David Prosser, executive director of Research Libraries UK, which represents academic libraries, welcomed the plans in principle and said the details of their implementation would be crucial.
A parallel system that runs alongside the journals might be difficult to operate, he said. “What would an author put into this parallel system, are they putting in a different type of research output other than the paper?”
Making research data standardised and more available would be valuable, he added. “The worry is that there’s all this data out there and it’s in lots of different formats and it’s not interoperable and it’s not being archived properly and it’s going to disappear and there’s a danger of a data black hole. The fact that the government is talking about doing something for that is absolutely fabulous.” GUARDIAN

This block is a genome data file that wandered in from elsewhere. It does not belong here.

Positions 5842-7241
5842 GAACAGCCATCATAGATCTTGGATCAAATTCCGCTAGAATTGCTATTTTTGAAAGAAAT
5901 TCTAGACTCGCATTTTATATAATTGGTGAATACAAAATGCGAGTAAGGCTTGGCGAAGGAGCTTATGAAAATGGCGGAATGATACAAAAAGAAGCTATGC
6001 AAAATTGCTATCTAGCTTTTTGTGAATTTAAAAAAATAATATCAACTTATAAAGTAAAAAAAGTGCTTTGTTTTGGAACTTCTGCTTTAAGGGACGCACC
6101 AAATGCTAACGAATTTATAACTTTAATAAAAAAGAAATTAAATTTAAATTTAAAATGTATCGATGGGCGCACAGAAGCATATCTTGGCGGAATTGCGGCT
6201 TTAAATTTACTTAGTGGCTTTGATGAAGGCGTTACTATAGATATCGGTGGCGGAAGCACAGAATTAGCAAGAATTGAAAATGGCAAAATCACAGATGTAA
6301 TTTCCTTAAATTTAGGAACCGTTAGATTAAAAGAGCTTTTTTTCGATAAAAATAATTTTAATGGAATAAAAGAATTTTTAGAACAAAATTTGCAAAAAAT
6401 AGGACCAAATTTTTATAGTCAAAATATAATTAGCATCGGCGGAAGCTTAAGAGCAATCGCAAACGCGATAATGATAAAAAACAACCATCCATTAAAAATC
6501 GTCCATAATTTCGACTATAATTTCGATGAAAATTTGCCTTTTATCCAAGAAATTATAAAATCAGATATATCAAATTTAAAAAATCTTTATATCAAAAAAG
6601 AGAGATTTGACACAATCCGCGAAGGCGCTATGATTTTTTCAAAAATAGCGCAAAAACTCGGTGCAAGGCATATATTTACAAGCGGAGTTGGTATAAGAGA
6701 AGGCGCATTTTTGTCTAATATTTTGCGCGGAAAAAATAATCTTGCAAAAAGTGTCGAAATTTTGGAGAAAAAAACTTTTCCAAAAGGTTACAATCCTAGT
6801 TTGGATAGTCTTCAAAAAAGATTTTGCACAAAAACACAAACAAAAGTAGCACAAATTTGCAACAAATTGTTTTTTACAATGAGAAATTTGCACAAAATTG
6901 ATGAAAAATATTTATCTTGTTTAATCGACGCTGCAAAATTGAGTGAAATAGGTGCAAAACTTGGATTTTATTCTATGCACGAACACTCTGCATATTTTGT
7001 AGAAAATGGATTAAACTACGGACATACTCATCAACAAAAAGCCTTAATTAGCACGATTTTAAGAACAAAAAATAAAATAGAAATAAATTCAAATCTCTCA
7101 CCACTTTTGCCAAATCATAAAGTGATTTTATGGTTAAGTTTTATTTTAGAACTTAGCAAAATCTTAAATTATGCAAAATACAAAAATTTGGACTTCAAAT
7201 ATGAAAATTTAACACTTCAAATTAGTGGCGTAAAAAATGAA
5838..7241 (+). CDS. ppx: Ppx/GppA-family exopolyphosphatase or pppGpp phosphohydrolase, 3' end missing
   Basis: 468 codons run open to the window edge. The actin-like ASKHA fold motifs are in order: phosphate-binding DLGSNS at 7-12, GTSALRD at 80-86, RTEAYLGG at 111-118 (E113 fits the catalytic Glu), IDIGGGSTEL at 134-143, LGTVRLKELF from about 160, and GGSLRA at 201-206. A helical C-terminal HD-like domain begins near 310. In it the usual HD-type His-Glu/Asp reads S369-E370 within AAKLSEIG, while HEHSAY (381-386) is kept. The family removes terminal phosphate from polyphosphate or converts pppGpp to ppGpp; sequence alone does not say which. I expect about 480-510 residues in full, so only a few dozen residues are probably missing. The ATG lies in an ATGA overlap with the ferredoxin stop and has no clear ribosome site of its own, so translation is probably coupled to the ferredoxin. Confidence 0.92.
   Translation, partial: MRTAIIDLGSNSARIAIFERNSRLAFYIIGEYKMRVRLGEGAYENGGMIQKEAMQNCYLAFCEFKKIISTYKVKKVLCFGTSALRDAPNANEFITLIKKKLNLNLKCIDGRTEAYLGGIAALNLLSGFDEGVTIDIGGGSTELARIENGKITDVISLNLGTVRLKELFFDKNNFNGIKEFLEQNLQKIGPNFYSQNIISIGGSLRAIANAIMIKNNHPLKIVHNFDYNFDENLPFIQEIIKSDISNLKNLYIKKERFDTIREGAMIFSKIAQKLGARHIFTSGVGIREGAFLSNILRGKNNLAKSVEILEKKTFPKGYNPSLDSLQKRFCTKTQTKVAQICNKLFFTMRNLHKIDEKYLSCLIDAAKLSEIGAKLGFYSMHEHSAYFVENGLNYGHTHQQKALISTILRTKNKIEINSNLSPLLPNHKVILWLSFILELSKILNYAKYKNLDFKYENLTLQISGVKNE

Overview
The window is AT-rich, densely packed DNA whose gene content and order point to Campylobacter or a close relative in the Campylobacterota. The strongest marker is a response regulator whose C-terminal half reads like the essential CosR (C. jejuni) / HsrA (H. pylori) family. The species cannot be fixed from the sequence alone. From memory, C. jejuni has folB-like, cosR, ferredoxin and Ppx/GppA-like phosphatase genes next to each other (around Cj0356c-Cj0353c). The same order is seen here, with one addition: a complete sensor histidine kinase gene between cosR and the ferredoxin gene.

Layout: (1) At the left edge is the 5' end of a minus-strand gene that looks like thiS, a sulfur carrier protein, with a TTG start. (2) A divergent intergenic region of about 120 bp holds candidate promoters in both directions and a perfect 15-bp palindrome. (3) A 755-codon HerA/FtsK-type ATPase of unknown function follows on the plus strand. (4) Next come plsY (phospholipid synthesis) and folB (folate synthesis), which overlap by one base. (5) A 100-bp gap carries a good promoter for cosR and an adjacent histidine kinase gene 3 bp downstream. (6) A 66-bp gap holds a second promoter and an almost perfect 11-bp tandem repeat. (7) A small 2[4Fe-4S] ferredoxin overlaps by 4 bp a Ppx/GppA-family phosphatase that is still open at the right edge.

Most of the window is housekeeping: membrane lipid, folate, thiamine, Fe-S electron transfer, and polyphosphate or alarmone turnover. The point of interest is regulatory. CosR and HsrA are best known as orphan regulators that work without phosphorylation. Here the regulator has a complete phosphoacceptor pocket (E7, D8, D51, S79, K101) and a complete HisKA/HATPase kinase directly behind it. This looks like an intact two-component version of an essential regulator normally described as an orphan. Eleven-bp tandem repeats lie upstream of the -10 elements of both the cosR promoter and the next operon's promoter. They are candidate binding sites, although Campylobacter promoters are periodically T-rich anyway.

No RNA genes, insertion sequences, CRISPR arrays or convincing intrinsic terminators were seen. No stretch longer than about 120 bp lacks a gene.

Towards a Prosperous and Great Democracy Nation

According to a high-level source in Beijing, key leaders in the Chinese Communist Party’s (CCP) Politburo have reached four points of consensus that will be announced on or around the 18th Party Congress. The tenor of the decision is that China will take the path of democracy. The news has been circulated hurriedly in Beijing.
According to the source, the four points of consensus are:
1. People from all walks of life, political parties, and social organizations should send representatives to form a preparatory committee for a new constitution. They will draft a new constitution that protects the rights of citizens to freely form associations and political parties.
2. It will be announced that the Chinese Communist Party has finished its historical mission as the ruling party. Party membership will need to be re-registered, with the free choice to re-enter the Party or leave it.